In the doghouse…or maybe the shed: lockdown life and love.

I did smile at the renowned Toby Young’s article in The Spectator today. Due to the increasing demands of his professional life in lockdown, he’s decided to move into the shed…and his kids are asking if divorce is on the cards.

Its no real surprise is it? The upside-downness of lockdown life, with home becoming work, school, play and pretty much complete life for so many of us, tensions are certainly running high. Today’s announcement as we ‘end’ lockdown but in reality just move into almost minimally adjusted tiers, for who knows how long, is bound to just up the pressure.

Whilst the post-lockdown surge in divorce enquiries that was seen in China and predicted here hasn’t actually occurred, the fact is lockdown hasn’t really felt ‘over’ in any real sense for most of us. Getting through the day of home-schooling, remote-working, indoor-workout, remote control wrestling is quite enough without trying to address the future of a fraught relationship. For many, a release back to some kind of normality, where marital life is healthily mixed with physical independence and third party socialising, will result in a reduction of current ‘operational failures’. 

Sadly for others, the damage may be more permanent, and when this is all over, so too will the marriage be.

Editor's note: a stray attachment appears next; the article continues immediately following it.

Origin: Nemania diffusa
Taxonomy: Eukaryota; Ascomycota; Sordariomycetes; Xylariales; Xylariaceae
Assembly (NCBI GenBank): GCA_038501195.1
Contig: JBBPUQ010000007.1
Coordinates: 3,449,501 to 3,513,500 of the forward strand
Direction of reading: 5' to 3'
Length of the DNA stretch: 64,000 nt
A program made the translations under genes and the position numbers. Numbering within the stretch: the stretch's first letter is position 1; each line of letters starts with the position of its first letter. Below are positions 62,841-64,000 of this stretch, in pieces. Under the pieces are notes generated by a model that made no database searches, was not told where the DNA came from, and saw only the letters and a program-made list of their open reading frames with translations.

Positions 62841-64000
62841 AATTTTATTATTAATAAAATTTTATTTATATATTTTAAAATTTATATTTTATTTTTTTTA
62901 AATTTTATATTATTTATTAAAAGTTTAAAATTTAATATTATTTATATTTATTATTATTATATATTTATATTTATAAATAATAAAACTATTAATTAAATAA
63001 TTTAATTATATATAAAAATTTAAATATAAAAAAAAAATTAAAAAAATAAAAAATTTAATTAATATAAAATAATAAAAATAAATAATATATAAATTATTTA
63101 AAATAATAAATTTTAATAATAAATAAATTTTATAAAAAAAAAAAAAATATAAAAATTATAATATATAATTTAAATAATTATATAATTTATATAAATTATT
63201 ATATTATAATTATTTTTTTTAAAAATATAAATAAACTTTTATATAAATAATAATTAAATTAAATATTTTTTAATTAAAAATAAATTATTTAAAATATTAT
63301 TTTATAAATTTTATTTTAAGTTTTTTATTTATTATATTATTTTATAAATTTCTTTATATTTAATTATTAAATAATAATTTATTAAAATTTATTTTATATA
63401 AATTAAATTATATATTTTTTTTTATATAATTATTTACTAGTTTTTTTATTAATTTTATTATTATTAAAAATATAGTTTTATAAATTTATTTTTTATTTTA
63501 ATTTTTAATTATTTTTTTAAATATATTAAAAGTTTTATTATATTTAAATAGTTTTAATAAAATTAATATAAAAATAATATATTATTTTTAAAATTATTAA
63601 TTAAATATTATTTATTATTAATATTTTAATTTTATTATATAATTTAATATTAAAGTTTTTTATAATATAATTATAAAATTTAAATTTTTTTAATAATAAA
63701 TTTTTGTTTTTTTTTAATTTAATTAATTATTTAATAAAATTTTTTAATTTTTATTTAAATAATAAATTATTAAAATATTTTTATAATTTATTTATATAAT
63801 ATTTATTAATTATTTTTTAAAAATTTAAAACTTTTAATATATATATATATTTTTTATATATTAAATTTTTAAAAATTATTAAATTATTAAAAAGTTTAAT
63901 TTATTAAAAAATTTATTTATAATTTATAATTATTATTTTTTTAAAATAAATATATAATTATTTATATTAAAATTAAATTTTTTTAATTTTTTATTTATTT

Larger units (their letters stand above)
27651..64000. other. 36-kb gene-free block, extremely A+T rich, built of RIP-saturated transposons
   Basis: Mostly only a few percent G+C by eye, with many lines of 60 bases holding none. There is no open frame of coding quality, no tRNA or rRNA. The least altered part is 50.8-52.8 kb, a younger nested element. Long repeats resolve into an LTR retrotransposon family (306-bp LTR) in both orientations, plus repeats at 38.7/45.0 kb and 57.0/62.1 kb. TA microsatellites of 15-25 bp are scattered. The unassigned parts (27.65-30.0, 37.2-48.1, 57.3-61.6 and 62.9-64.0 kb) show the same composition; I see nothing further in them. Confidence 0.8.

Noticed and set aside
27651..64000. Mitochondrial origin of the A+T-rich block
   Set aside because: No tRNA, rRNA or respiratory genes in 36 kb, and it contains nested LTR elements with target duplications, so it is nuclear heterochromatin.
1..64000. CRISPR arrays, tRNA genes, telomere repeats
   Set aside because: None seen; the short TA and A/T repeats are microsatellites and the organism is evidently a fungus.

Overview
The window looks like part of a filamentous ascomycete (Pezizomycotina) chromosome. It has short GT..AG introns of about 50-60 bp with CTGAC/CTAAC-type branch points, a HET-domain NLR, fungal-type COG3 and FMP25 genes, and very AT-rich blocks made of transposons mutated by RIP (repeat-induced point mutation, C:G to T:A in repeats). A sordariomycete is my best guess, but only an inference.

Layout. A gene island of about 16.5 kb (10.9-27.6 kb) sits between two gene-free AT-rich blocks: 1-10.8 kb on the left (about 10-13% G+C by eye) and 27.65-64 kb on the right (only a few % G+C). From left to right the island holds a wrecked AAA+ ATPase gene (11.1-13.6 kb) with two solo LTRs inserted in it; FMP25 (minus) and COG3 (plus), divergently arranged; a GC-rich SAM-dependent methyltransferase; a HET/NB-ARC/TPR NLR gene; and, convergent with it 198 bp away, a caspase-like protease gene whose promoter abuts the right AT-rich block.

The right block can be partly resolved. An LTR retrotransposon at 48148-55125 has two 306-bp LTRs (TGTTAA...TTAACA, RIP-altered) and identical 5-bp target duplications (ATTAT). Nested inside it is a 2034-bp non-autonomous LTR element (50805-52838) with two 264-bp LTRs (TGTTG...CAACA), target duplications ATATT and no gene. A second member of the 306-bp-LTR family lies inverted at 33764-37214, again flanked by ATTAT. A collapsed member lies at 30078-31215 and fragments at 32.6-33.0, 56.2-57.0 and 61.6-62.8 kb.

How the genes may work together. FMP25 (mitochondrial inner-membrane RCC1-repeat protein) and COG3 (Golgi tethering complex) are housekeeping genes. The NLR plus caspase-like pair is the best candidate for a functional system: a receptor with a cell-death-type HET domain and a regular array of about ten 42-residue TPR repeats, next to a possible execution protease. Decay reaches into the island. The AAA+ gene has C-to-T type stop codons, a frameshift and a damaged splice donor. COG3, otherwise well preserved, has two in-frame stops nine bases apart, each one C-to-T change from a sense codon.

With Good Divorce Week upon us next week and No Fault Divorce just around the corner, there are however so many reasons to be optimistic that with a rise in divorce numbers will come a real surge in amicable uncouplings, and constructive approaches to resolving matrimonial disputes with the minimum of cost, acrimony and most importantly, damage to the children involved.

My kids think my move into the garden shed means divorce.

I’ve moved out of my home. No, Caroline and I haven’t broken up. It’s just that we’re having the house rewired, which means we have to be out of our bedroom by 8 a.m. Ordinarily, that wouldn’t matter but about eight months ago I started a blog about lockdown and I’m usually up until 4 a.m. working on it. We have almost 7,000 subscribers to our daily newsletter and I want it to be waiting for them when they wake up. And superhuman though I am, I can’t survive on four hours’ sleep a night.

I haven’t gone very far. I’ve stuck a blow-up mattress in the garden shed that doubles as my office. But, weirdly, the children seem to think this is a prelude to divorce.